The Water-color and the design of the characters are fantastic, though water colors and Zombies, are the most cliche for contemporary books. It works so well for decay, and making situations more awkward since a corpse is making romantic advances, and creating a jouissance space that feels clammy. The character acting was well composed, which is common place for a lot of Children's Illustrated Novels, though not so fully realized in a first novel, which is a surprise to find in this book. Scott Campbell made the characters move and flow, but as an idea of motion within inaction. Though it was the background characters (extras) that stole scenes, a spectacular job of reacting to the insanity of Mortimer (our protagonist). One thing I really love are running gags, in the story the joke is an extreme closeup of the Zombie and/or the Zomberella smiling. It's such a good poke at a lot of kid's books and it gives (in a way) a homage to the Loony Tunes cartoons when needing to point out something that demanded full concentration or was incredibly grotesque.

All in all this was a wonderful story, with a more contemporary way of finding love. Since most stories rely on the characters to just happen on each other, rather than putting in effort and trying to improve or signal another's heart toward their own. In short, if you get this for the plot you will be not be challenged, though if you over think the story and enjoy the details and wonderfully water-colored pages, then you've made a fantastic addition to your collection.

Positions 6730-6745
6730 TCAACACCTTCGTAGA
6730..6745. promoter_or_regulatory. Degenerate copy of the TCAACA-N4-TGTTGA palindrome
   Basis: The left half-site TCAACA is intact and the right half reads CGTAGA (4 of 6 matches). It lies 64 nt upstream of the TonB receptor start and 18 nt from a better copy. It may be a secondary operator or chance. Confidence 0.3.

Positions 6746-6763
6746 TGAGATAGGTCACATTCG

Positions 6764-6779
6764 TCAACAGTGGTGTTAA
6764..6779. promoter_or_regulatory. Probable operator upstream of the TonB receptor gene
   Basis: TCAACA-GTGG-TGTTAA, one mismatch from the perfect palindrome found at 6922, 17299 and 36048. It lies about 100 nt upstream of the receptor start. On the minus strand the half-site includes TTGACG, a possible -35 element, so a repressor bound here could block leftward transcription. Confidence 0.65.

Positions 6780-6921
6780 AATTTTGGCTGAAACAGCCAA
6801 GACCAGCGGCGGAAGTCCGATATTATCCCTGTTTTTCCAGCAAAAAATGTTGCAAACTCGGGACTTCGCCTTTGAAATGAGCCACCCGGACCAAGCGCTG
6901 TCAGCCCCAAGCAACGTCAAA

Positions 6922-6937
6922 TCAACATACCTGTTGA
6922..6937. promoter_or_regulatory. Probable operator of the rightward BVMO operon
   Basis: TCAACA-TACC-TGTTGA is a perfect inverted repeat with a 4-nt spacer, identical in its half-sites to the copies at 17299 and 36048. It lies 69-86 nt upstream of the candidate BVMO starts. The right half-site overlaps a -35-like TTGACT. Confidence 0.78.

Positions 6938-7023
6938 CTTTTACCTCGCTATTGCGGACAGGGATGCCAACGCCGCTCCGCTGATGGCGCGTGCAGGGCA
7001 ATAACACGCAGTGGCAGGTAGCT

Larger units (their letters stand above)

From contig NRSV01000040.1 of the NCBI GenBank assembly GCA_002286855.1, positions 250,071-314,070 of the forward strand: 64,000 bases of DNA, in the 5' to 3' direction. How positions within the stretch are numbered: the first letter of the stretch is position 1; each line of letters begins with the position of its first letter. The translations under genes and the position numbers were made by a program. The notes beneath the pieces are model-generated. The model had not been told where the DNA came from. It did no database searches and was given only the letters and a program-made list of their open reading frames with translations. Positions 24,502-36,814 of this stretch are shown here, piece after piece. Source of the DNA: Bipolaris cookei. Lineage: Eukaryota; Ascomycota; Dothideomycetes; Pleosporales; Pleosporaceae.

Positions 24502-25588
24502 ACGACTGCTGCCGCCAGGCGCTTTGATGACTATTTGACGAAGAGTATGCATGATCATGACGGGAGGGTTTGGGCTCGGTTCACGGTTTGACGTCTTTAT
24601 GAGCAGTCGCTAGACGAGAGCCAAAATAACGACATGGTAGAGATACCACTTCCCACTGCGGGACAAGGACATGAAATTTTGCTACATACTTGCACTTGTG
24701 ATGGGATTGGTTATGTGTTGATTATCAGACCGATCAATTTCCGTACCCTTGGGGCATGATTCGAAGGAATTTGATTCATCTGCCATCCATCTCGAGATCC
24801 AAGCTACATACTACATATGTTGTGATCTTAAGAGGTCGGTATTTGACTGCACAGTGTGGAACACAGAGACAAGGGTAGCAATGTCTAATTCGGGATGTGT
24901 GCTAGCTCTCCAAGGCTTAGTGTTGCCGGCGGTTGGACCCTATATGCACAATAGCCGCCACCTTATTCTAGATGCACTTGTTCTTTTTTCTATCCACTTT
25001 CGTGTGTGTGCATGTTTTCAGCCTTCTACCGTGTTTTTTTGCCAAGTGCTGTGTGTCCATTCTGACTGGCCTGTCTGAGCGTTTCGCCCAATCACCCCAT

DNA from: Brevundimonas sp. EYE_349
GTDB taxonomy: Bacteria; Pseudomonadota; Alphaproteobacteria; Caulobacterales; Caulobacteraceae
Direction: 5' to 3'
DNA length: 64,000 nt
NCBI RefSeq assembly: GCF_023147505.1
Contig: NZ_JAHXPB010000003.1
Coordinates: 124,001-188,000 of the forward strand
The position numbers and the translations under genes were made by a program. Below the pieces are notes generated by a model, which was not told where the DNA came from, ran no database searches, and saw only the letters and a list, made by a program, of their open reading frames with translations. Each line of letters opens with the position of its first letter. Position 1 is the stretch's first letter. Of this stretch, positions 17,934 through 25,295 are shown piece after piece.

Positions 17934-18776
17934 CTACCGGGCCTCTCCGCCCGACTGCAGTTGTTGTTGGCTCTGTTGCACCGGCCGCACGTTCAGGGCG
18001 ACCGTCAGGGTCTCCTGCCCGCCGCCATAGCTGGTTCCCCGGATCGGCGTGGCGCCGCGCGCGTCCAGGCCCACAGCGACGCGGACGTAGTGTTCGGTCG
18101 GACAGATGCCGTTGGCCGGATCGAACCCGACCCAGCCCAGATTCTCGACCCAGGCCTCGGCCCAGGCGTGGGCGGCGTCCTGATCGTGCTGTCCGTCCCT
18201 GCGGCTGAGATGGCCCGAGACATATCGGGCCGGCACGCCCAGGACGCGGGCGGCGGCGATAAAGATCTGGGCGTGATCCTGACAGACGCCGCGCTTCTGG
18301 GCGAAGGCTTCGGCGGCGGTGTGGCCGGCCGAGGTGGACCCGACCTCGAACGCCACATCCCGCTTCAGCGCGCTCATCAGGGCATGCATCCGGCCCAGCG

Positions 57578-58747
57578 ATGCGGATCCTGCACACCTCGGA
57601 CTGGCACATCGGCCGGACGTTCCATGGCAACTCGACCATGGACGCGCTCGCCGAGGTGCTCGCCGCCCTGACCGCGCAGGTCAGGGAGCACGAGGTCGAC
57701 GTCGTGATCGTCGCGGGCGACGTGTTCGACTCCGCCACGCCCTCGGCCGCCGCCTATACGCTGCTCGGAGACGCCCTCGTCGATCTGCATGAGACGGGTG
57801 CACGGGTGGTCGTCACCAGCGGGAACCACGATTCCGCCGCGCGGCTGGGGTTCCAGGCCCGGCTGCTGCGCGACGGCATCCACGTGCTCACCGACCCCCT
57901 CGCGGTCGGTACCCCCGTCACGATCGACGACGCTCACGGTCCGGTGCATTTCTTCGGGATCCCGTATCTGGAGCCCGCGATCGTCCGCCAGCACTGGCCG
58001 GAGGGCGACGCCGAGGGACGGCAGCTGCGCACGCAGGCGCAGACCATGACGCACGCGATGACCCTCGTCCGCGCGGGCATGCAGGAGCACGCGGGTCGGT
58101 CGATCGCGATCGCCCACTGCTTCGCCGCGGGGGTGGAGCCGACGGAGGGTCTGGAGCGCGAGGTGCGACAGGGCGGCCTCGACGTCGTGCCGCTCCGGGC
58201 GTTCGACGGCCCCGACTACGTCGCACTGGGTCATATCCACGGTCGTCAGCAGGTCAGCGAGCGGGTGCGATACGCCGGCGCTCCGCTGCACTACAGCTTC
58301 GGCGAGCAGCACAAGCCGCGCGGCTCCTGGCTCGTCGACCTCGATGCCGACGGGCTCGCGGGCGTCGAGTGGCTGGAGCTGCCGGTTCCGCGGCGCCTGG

I trust you enjoyed the inspection, thank you for reading.
Support the creator, check out the book.
If you want to stay up to date on my reviews, subscribe to this page.
Keep well and Stay well.

Thursday, August 20, 2015

Cowboys VS Aliens

The Film was great, the Comic was horrible, that's the short and long of a lot of media translations, either one will be better than the other or both weren't good in the first place. Most of the time it's the film that does poorly compared to the written material, though there are exceptions to the rule based on the source material either being too great in length or poorly conceptualized. My first thoughts of the film by poster and trailer were excitement, even with the cover to the comic's collected volume made me interested in the tale, since Science Fiction and Westerns are two of my favorite genres.